Creative Teaching & Learning

Teaching Independence with Current Affairs

Strong critical thinking skills can strengthen social and cognitive development at all stages. Chloe Taylor shows how her classroom has implemented the Socratic method in the English classroom by teaching current affairs and getting students to read the news.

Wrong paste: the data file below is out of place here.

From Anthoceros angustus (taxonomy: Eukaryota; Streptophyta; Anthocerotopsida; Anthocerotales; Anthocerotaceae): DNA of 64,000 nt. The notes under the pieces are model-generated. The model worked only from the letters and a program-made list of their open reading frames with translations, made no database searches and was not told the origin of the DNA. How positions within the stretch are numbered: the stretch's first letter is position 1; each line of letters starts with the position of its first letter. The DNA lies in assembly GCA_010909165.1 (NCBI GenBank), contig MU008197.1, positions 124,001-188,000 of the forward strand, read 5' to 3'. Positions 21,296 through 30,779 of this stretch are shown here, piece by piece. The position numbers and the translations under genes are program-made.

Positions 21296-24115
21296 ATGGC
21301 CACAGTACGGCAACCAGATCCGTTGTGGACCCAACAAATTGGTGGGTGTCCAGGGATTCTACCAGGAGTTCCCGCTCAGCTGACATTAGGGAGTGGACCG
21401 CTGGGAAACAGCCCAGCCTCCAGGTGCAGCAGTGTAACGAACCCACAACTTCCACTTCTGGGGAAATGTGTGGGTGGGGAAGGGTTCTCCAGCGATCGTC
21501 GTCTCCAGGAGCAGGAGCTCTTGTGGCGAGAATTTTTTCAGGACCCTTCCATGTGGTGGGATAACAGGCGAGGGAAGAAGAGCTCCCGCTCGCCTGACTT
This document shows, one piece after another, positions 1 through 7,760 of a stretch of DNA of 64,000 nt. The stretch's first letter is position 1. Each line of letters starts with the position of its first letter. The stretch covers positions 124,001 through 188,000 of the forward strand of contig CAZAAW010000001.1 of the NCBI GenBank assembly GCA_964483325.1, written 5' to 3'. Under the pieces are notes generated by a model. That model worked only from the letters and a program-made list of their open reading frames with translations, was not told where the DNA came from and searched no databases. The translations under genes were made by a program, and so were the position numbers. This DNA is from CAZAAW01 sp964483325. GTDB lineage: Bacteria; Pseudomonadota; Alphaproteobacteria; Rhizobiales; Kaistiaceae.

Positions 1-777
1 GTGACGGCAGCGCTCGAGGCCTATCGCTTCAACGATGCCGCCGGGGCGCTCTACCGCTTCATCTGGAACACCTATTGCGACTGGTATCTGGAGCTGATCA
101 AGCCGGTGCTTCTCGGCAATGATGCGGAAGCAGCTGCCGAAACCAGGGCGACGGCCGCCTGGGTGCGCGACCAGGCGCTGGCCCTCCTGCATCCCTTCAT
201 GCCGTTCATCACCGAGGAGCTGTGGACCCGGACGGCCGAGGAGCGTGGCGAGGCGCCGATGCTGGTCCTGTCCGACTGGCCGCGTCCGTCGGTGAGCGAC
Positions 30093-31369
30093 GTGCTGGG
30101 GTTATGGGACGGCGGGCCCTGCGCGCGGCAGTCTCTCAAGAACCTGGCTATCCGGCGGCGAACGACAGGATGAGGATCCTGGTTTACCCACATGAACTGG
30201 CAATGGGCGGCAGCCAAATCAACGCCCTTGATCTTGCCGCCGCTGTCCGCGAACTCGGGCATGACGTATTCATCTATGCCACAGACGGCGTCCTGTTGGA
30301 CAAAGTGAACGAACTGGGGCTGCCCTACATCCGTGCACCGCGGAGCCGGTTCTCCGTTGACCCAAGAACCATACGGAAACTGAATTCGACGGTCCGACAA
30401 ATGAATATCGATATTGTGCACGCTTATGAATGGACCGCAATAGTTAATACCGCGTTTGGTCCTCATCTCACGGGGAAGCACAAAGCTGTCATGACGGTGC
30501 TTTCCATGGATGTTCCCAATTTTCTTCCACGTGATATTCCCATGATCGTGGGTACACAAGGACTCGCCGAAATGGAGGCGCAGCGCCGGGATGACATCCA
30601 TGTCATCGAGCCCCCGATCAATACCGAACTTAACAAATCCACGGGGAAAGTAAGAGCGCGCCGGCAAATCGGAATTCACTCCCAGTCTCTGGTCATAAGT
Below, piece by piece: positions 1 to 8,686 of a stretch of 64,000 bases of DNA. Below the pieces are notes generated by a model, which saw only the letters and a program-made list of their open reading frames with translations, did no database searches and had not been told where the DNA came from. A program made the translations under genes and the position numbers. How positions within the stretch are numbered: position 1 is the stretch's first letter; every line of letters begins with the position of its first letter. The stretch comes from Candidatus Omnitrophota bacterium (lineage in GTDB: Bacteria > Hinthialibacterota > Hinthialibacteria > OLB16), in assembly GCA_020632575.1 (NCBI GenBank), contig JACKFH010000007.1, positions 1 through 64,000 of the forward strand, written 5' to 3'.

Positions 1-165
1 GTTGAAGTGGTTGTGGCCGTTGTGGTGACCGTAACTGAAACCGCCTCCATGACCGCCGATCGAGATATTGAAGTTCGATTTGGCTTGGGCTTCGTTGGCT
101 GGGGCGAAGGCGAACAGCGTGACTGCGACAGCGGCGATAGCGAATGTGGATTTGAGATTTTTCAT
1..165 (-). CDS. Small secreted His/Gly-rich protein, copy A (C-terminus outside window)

The digital age has brought with it a rapidly changing and often unpredictable media landscape. Heightened accessibility to media sources means that everyone is increasingly aware of the world around them—adults and children alike. As educators, we have a responsibility to ensure that our students are trained to identify reliable news sources, understand a range of perspectives and be receptive to current affairs outside the classroom walls. Teaching current affairs often lies within the remit of Humanities lessons, but there is no reason that it cannot be incorporated into other lessons such as science and maths. The challenge is ensuring that current affairs teaching remains neutral and engaging. While the media landscape can be challenging to navigate, nevertheless, training students on how to effectively dissect the news will help them develop key critical thinking skills which will strengthen their social and cognitive development, and translate into the world outside the classroom.

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